Hopefully from there we can start to adjust to our new normal.

--Trish

18 comments:

Sara (lilyvalley) said...

Trish,
Just wanted you to know that I continue to think about and pray for you all! I just wanted to let you know that there is a Preemie board on the Nest and some of the girls had their babies around 25w. Check it out, I am sure they can be of a support to you.

Monica said...

Hey guys --

My preemie wasn't nearly as early as yours, but I did go through a long hospital stay and emergency C due to pre-e, so I can relate at least a little to the terror or all that.

I just wanted to say that you continue to be in my prayers and I'm thinking of you all constantly.

Keep up the GREAT work, mom and dad! Robbie already knows how much you love him, of this I am certain.

Maria (MKC101103) said...

I'm sure you will get into a routine in a day or two. Then when you go home you can spend that time getting the nursery ready or shopping (in stores or online) for all wonderful things Robbie will need when he gets to go home with you!!

Tracy said...

You're a breastfeeding momma! Come on, leftie and rightie, it's a competition.


Overwhelming sounds like an understatement. Hang in there.

You'll find your way, Trish. I think reading to Robbie is a great idea.

Osh said...

Day by Day it will all come together...

Jess said...

Robbie will continue to be in my prayers. I can't even imagine how overwhelming this must all be. I'm sure you will find a new semblance of normal in a few days and it will include your SON!

Anonymous said...

So we pray that God will give you and David peace and direction through this time. You guys are a great support for each other and David is doing his job very well of supporting his family. I pray each day will get easier for all three of you.

Alexa said...

Our NICU had private rooms, so the situation is a little different, but here is what I did:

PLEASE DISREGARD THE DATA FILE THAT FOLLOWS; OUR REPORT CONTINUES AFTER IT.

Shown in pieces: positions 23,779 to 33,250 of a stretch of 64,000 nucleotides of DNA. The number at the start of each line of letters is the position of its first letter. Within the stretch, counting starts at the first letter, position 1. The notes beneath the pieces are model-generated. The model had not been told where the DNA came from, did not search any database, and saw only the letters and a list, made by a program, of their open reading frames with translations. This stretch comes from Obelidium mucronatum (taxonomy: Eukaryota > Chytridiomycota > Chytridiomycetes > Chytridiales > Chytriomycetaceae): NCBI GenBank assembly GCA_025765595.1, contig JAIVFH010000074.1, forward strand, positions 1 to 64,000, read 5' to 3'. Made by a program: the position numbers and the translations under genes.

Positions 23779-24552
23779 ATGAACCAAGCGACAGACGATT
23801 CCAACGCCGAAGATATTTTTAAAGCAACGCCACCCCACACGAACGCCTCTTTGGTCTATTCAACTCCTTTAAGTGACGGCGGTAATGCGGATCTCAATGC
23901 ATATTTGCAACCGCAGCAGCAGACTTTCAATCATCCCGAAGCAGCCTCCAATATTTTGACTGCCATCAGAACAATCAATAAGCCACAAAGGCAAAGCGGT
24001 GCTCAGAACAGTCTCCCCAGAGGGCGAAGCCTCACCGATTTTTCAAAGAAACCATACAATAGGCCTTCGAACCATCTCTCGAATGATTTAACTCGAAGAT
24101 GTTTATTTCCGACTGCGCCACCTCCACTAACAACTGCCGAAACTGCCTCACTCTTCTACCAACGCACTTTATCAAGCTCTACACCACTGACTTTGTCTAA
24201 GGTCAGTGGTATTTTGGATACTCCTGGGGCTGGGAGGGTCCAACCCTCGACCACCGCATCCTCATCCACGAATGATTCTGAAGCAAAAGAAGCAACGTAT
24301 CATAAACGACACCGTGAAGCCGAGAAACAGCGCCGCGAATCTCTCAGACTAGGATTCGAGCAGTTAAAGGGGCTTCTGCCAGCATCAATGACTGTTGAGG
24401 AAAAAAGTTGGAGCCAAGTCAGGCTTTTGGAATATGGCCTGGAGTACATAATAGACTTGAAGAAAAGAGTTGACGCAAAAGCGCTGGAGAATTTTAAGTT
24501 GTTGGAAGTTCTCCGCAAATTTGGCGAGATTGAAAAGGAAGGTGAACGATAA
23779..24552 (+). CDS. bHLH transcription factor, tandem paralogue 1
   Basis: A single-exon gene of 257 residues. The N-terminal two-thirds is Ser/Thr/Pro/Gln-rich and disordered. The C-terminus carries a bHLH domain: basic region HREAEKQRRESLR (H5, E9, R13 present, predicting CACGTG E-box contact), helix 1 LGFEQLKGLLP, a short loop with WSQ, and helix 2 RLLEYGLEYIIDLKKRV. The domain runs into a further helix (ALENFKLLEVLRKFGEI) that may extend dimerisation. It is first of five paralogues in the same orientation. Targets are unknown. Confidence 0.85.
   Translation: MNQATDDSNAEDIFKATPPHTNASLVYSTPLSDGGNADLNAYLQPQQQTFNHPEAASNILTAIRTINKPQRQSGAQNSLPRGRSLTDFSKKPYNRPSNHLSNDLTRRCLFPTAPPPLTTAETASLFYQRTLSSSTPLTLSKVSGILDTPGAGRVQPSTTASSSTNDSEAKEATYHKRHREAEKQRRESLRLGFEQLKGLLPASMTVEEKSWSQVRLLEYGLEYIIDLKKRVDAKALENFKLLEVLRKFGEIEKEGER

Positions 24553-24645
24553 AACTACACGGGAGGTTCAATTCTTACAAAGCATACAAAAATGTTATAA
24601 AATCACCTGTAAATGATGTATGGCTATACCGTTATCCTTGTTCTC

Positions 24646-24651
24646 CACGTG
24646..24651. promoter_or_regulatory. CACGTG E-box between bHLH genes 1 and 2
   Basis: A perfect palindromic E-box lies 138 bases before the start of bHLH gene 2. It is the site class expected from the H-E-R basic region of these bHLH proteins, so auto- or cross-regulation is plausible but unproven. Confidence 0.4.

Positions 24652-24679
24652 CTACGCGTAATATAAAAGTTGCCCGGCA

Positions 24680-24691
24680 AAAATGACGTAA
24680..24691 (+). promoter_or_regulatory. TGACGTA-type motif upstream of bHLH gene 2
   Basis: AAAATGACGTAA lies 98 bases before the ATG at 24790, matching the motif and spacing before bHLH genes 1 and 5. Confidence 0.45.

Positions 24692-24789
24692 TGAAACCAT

I went to the hospital everyday around 8:30 a.m., so that I could be there for rounds and hear what they said about Simone, plans for treatment, etc. Then I stayed there, sitting on a couch by her isolette using my laptop (there was wireless). Simone's isolette was covered most of the time, so I didn't see her much, but it helped me to be there, and I would touch her when she could tolerate it (usually just once a day) and the nurses would let me take her temperature or change her diaper so that I felt like I was doing something. I also pumped while I was there, but mostly I just sat reading blogs and writing. Around 5 I would leave, get some takeout, go home and watch mindless TV. When I got up in the night to pump, I'd call the NICU to check up on her.

I could have stayed overnight at the NICU (the couches folded into beds) but going home every night and decompressing was really important, I found.

The vital thing to remember, and I cannot stress this enough, is that it is different for everybody, and you should spend as much time at the hospital as you want to, and not feel bad if that is less than you think it "should" be. I needed to see every procedure, while my husband would leave when they were doing something hard to watch like putting in a central line, etc. Different people cope in different ways.
You are doing a great job already.

Alexa said...

Oh my god, sorry for the long comment, AGAIN.

Marie said...

I have twins. They were preemie. They are healthy now. 6 months. I am praying for you. I know your life right now, I have been there. Husband goes to work I go to the hospital all day. Pump, pump, pump, take milk to the NICU. Stay strong! I am thinking about you. You will get a routine down.

Amy said...

Hey Trish! This is Amy (ackdyolen) from the Sticky Board. Just wanted you to know I'm reading and thinking of you!! I'm so glad to hear that Robbie is doing well in general. Such a good sign ;-).

Milo said...

Hey Trishie!!
I just want you to know that you and David BOTH are doing great! It's hard. I can only imagine.

i know you will find a good routine to get into that you are comfortable with. I can't speak from experience, but it looks like you've gotten some good suggestions from other moms of preemies.

The important thing is that you get rest and let your body heal and spend time with Robbie when you can. When Caroline was in the NICU there was a chair I could sit in and pump, read, sleep, whatever. Hopefully you will be able to bring yor laptop and blog or read posts. I'm sure keeping this journal and getting your thoughts out has helped, not to mention all the love and support everyone continues to bring you!

Hang in there hon. You're doing great! :-)

Ariella said...

Trish, since I don't know anything about babies at 26 weeks I did what I do know how to do. I posted your questions on thenest on the preme board. I hope this is okay. Here is the link: